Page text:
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The illusion of learning

The learning illusion is that in certain learning situations, especially constant ones, performance improves during training but declines sharply during transfer. On the other hand, many experiments have shown that under more difficult learning conditions, for example with variable tasks, performance improves less during training but leads to much better transfer performance.


Contextual interference → The influence of the specific exercise context on learning success. Variation of this context leads to higher learning success.

Blocked practice → Repeating the same practice task over and over again.

Variable practice → The variation of a practice task during learning.

Context conditions → The specific context in which the exercise is carried out (repetitive, variable, series of exercises, etc.).


Shea & Morgan conducted a famous movement coordination experiment in 1979 that significantly changed existing paradigms regarding the learning process: "Effects of contextual interference on the acquisition, retention, and transfer of a motor skill." Contextual interference means that there are other things to attend to besides the actual task of the exercise, such as here the reaction to a colored light signal. Simultaneously executing a movement while respecting other criteria is a particular challenge for the brain, as the movement must be constantly adapted to the perceived stimuli.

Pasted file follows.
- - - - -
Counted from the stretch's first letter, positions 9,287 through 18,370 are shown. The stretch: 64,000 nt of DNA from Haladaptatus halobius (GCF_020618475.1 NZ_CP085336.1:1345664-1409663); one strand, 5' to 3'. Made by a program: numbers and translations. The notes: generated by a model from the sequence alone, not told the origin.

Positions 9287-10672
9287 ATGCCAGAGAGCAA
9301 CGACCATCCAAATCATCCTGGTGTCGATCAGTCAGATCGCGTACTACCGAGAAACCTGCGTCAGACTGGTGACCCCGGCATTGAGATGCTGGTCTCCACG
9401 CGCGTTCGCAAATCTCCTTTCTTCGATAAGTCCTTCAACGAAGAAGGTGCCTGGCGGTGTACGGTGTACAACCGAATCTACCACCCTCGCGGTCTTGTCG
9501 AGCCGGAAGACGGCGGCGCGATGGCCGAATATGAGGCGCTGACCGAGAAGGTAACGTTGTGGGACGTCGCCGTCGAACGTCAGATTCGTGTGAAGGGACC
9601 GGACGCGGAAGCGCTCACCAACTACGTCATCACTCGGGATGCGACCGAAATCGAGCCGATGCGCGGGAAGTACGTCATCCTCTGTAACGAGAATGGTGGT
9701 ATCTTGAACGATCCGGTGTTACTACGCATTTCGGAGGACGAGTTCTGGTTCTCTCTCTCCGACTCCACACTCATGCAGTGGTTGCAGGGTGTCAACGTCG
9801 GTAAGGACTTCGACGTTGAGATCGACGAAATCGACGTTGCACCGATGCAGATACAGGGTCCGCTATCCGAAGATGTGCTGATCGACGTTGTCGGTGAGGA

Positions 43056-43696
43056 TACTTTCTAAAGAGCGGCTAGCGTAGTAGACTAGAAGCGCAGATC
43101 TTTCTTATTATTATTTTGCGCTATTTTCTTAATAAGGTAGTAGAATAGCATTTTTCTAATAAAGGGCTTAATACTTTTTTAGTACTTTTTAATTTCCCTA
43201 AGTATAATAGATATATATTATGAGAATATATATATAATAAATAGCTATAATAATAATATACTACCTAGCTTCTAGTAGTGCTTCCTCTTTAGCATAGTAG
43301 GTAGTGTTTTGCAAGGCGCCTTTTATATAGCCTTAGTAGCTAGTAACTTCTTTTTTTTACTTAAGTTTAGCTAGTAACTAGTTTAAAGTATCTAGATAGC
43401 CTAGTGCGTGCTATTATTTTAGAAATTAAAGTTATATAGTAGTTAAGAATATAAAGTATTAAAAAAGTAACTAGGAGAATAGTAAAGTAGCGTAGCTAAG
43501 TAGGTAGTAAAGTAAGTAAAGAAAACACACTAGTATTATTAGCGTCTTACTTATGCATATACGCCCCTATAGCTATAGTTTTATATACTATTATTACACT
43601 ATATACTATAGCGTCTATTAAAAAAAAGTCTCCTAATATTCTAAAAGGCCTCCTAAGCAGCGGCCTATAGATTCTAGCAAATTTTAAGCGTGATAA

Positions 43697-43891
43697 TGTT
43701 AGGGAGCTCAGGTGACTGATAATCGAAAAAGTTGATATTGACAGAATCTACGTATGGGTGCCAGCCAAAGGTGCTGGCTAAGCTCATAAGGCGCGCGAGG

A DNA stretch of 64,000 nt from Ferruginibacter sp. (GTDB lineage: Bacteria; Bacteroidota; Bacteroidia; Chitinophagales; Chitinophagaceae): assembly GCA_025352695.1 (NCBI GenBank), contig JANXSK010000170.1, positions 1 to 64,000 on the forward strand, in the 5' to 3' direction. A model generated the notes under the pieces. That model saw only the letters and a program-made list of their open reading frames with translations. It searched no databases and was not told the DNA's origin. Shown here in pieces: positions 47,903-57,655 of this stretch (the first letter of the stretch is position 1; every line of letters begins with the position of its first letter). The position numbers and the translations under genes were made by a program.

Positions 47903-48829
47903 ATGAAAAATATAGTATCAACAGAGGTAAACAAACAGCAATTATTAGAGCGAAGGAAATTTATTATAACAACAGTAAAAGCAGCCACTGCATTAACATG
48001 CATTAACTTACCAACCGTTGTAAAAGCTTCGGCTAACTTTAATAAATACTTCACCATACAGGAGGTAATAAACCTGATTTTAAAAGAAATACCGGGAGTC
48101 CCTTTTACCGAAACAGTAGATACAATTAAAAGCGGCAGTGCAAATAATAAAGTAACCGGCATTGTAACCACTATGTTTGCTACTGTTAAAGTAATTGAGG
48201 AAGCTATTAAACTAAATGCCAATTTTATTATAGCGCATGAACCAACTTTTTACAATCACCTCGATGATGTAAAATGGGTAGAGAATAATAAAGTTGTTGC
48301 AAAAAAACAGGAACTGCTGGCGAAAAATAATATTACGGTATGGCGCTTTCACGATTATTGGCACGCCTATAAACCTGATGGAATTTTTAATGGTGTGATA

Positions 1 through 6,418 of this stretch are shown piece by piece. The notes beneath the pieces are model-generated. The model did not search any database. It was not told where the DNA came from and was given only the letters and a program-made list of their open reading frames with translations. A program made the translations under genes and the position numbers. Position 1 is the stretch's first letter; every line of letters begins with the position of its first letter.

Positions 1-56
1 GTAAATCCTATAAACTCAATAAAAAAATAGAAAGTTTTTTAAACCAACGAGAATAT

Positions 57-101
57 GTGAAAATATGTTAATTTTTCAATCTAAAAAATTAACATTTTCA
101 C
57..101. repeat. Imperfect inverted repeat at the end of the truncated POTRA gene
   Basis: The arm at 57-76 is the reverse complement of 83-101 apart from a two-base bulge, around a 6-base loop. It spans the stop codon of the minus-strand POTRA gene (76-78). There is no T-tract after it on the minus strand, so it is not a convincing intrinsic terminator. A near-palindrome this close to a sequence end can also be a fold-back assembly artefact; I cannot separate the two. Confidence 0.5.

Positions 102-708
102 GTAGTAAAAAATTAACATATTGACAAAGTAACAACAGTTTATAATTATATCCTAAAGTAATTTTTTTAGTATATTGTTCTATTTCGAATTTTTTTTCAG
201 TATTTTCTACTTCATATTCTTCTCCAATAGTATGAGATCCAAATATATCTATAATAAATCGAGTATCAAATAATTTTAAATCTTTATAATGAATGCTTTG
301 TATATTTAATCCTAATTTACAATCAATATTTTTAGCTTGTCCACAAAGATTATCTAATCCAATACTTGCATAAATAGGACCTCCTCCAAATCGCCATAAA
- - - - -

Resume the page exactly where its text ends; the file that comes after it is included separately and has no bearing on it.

The experiment consisted of reacting to a colored light, picking up a tennis ball, knocking down six wooden barriers in different order, and dropping the tennis ball in a different position. Depending on the color of the light, there were three specific sequences in which the barriers had to be knocked down during the move.


Overlap of different exercise conditions